Tuesday, July 24, 2012

Mackinac Island and the new Bike Trailer

This past weekend we made a little road-trip to Mackinac Island. This is an island in the Upper Peninsula that, for historic and preservation reasons, has banned motorized vehicles since the 1900's. The inhabitants get around mostly by bicycles and horses. Although I think the horses are mostly for the tourists. It was very inspiring to me to see a town totally tied to the bicycle in a real functional way. I saw lawn maintenance crews using bikes to haul their equipment around, giant baskets on most of the bikes, and many tandem and three person bikes.

I had already been scheming to turn a baby bike trailer into a sculpture and package pickup trailer for the Visual Art Building here at Interlochen. So this was further motivation to do that.

This lovely Schwinn has a giant basket, but this amazing well-built aluminum trailer. It attaches to the frame of the bike with an air-hose detachment, if that makes sense. Really ingenious and many of the trailers attached this way.
A typical bike parked along the main downtown tourist-crowded  street. Yes, that's horse drawn taxi. 

Nice style!

Rowdy bike.

The bell reads "This bike is my car" or something.

A horse-drawn trailer that the suspender-wearing man used to haul a bunch of drywall.  They are serious about no cars.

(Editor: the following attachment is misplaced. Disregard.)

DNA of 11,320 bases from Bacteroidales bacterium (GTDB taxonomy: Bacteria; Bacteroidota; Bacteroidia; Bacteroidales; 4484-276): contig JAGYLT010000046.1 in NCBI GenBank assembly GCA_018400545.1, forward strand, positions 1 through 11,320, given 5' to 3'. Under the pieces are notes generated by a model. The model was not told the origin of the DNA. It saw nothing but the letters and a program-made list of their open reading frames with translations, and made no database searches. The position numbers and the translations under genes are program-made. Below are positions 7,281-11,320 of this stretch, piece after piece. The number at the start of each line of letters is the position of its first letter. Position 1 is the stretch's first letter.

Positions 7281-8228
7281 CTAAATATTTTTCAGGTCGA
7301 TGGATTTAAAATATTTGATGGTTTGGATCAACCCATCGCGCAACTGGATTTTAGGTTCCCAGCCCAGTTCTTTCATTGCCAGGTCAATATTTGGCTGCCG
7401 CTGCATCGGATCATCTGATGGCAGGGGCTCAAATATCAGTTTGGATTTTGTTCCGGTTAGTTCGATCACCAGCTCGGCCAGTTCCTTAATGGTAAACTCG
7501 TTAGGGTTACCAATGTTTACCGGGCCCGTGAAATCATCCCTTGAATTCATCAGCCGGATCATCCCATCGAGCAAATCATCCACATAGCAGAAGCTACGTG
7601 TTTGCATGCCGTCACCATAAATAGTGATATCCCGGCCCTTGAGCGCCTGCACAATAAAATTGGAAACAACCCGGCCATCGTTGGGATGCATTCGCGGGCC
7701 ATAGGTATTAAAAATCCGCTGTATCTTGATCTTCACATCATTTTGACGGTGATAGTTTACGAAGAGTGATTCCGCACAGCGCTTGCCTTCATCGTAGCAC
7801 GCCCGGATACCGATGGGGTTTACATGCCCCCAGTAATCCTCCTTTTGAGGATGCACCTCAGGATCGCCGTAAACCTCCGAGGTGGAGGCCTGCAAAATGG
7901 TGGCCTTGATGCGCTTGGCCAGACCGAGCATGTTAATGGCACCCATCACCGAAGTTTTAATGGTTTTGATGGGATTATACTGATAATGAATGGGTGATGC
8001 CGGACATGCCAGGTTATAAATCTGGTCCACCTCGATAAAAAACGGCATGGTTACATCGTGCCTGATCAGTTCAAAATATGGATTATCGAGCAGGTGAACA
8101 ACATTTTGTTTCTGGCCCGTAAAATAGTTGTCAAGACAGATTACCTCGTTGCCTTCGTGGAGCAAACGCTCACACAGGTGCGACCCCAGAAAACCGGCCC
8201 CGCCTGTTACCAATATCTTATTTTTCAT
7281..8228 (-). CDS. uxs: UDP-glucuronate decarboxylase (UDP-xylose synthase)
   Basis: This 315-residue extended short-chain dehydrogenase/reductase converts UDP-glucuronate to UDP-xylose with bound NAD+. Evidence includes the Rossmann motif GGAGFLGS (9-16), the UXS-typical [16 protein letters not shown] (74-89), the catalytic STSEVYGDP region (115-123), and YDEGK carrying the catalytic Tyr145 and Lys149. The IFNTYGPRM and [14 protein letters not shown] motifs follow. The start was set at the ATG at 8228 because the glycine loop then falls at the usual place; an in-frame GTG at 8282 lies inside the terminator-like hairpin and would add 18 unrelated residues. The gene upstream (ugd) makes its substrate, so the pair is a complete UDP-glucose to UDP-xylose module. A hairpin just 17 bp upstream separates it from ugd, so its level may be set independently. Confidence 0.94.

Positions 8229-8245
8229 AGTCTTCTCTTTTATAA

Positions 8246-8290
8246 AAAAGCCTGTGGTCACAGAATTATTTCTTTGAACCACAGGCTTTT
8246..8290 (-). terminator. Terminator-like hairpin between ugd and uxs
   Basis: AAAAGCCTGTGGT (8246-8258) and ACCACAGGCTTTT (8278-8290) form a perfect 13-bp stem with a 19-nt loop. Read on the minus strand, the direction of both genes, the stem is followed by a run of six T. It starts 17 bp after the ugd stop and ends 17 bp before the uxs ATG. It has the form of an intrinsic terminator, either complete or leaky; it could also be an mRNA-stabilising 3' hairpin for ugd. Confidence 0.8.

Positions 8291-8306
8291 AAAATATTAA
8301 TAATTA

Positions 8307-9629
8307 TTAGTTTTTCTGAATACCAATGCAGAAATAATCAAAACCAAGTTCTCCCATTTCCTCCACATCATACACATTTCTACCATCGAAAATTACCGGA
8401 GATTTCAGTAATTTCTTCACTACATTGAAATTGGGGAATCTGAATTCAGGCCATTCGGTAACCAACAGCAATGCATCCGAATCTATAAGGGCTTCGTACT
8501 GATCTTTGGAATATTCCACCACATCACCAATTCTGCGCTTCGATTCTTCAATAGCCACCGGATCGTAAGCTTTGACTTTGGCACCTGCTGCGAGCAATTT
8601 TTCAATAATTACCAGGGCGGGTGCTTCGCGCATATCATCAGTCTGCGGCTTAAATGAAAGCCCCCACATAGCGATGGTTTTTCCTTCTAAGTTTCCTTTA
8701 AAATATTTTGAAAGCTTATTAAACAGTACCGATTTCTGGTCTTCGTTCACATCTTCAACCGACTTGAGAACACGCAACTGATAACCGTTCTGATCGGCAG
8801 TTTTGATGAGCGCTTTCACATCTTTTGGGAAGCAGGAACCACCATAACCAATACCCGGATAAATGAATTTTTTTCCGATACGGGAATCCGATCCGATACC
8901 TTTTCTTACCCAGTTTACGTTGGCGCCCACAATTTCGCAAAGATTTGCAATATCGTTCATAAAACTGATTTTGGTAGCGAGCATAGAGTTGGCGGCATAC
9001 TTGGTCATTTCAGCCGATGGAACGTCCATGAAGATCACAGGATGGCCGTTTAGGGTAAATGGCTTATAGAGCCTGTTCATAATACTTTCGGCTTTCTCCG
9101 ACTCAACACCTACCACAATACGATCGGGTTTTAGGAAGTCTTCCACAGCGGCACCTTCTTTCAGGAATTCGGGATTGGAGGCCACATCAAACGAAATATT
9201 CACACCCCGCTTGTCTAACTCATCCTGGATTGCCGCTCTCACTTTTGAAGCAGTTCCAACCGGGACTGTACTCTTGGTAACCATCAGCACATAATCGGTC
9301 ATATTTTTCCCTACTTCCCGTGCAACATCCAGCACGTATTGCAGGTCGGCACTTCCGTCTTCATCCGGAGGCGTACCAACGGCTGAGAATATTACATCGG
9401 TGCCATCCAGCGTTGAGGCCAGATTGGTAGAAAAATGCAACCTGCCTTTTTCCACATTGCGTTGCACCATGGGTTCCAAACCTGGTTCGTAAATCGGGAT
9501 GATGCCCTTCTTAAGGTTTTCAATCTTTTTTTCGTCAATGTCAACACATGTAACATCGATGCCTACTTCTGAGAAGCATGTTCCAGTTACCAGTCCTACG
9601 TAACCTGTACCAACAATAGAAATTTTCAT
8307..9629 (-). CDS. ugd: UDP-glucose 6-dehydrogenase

One of my favorites. This bike, which is parked next to a tricycle, has a trailer held on  by a homemade  thick rubber bracket.  I wonder what is delivered in this exactly?

Same bike as above, but please note the front mudflap. This evidently get used in the  wintertime.

Now back to Interlochen Center of Art. Cars are allowed but they really aren't ideal for getting around all the campers and are frowned upon. It seems that all the other departments get these golf-carts to ride in, but for some reason the Visual Arts isn't on the A-list when it comes to golf-carts. That is ok. I'd rather ride a bike, but if we need to pick up some packages from the post office, get ice for a reception, or other random task, it'd be great to have a trailer for a bike. Much like at Mackinac Island.

Here is the bike I brought from NC. I will be donating it to Interlochen Visual Arts (value is $25).  I bought the child trailer from this local bike-fixer-upper for $10. 

Here Julie and Dan are using it for its first mission! Picking up rocks from the old art building C7. Without the bike it would've taken multiple trips sweating it with a wheelbarrow.

Here's Kiln Tech Chris taking the new rig out for a spin. Its very fun to ride. I even tried it out by riding in it and it held my weight.

There you have it, friends. I've been wanting to convert a baby bike trailer into a sculpture bike ever since seeing one in Chicago. Since I've always had a truck, van, or car it is pointless to have one. Yet, here at Interlochen Summer Camp there is a real use and need for one. Just like at Mackinac Island!

1 comment:

  1. Seeing your pictures takes me full circle to when I was young and all sorts of bicycles, pedicabs and non-motorized methods of transportation was the norm. My father, when he was a teenager, made a trailer for his bike to pull his younger brother around in. I don't think we have a picture of that.